WASHINGTON — The National Highway Traffic Safety Administration said Wednesday it would investigate more than 3.7 million Ford Motor Co. pickups and sport utility vehicles for a defect in a cruise control switch that led to a January recall.
The agency said it would examine Ford F-150 pickups from the 1995-1999 and 2001-2002 model years, and Ford Expeditions and Lincoln Navigators from the 1997-1999 and 2001-2002 model years.
NHTSA officials said they have received 218 complaints of engine fires from the cruise control switch in those models. No injuries or fatalities have been reported.
The new investigation does not include the 2000 model years of the vehicles, which was covered by the January recall of nearly 800,000 vehicles. Ford said the cruise control switch could short circuit and cause an engine compartment fire when the vehicle was parked or being driven, even if the cruise control was not being used.
Ford, the nation's second-biggest automaker, said it was conducting its own internal investigation of the problem.
"We're working closely with NHTSA on the issue," said Ford spokeswoman Kristen Kinley. "We'll continue to cooperate with the agency until the matter is closed."
"Fires happen for a variety of reasons ranging from faulty repair, improper modification to the vehicle with aftermarket parts and wiring, prior accident damage, and even arson," Kinley said. "This is why each complaint or allegation must be reviewed on a case-by-case basis."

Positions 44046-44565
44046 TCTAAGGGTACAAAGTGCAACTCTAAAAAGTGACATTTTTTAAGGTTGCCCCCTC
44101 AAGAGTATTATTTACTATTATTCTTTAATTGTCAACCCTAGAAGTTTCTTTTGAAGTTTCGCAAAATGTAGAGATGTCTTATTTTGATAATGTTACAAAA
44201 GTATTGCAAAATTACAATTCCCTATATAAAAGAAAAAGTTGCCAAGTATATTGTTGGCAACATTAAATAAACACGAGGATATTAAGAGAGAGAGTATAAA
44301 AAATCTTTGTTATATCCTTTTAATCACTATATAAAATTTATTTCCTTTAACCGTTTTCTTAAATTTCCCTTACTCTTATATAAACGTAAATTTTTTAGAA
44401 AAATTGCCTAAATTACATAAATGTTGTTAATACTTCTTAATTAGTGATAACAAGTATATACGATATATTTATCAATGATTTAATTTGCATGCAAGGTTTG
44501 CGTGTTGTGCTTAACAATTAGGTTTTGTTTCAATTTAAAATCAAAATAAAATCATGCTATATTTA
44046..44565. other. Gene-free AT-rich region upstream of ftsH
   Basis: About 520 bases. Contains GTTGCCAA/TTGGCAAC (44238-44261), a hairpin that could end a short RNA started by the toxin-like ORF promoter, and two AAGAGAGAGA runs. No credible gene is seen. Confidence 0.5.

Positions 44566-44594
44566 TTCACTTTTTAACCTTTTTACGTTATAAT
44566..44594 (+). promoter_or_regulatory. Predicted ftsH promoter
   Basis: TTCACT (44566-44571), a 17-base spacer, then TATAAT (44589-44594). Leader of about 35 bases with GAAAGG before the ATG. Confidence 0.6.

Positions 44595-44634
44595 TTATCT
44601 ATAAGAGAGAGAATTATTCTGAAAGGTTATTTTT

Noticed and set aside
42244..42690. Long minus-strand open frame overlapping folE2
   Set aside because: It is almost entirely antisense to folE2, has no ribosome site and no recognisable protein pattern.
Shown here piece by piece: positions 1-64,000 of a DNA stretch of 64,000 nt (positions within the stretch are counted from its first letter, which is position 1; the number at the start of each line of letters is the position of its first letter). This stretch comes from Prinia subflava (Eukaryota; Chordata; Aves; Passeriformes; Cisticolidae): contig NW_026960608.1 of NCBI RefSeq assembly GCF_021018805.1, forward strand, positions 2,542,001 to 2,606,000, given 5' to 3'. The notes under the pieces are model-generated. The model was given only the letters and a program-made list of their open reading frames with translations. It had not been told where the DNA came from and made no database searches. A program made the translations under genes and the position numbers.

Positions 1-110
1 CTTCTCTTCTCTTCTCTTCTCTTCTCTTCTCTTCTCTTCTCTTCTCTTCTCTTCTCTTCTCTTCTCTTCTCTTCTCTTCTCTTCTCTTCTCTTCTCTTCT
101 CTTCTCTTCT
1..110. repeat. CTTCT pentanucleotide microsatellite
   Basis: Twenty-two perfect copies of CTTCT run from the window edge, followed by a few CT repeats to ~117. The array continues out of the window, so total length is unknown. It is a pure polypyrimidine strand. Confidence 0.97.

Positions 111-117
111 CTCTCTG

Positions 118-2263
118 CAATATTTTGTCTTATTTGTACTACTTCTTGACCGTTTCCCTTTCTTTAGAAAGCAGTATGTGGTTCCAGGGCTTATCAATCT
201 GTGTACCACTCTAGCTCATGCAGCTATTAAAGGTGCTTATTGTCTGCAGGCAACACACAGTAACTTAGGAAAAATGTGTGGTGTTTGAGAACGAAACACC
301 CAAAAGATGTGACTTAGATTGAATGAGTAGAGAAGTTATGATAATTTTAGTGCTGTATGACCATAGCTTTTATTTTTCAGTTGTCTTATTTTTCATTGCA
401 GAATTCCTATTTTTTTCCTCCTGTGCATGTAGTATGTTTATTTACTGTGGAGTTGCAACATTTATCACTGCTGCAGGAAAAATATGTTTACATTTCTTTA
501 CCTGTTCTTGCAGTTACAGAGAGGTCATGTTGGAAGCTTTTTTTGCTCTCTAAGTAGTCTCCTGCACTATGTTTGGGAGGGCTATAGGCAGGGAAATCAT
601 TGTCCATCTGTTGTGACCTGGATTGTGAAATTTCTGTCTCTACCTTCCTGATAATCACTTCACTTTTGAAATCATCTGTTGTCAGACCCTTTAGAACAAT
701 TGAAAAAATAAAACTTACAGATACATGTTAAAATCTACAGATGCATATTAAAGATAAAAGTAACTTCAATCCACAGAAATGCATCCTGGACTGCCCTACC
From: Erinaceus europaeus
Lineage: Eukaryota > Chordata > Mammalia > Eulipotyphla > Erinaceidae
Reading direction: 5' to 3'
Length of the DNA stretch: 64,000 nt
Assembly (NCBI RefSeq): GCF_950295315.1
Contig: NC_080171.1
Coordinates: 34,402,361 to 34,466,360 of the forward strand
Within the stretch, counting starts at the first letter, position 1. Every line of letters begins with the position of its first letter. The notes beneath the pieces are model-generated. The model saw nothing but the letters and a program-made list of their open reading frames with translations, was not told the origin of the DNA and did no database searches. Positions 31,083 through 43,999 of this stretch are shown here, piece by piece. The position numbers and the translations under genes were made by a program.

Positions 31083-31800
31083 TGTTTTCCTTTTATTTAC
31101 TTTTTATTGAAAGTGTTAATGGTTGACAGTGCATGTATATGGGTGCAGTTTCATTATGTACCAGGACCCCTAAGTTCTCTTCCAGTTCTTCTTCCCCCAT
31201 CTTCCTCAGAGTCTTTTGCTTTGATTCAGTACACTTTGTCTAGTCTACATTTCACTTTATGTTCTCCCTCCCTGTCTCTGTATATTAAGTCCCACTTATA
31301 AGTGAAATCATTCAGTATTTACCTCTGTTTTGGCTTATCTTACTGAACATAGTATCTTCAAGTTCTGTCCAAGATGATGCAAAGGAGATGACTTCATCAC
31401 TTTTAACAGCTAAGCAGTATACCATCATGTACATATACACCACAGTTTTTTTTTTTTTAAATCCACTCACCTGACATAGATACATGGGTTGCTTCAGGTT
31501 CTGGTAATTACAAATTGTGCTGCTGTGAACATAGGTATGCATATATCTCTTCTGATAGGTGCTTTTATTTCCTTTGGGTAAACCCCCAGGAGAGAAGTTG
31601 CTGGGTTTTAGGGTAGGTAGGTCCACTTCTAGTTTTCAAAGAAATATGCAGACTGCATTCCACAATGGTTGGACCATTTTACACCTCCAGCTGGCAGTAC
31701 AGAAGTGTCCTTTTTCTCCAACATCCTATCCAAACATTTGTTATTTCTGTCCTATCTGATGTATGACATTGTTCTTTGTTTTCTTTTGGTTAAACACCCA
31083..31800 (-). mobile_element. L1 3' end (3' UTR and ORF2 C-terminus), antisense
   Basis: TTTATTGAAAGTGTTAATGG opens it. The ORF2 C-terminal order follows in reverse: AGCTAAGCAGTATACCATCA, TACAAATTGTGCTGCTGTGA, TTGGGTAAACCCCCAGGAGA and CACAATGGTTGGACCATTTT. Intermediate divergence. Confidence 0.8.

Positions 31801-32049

NHTSA often conducts investigations after getting complaints from consumers or spotting trends in warranty claims. Investigations can lead to vehicle recalls.
The recall in January affected about 792,000 Ford F-150 pickups, Ford Expeditions and Lincoln Navigators from the 2000 model year. The 2001 F-Series Supercrew trucks were also affected.
The company began notifying owners of the recall in February and dealers were instructed to deactivate the cruise control switch for free. Deactivating the switch disabled the cruise control in the vehicles.
Kinley said replacement parts for the defect are expected to become available in mid- to late-April.
NHTSA opened an investigation into the defect in November after receiving 36 reports of fires. All of the incidents occurred when the vehicle was parked and the ignition was turned off. No injuries were reported. The agency has received 193 complaints about the 2000 model year vehicles.
The F-Series pickups have long been one of Ford's best-selling vehicles. The company announced in late December that it set an industry record for full-size pickup sales in 2004, selling more than 912,000 F-Series pickups. It eclipsed Ford's own mark of 911,597 pickups sold in 2001.
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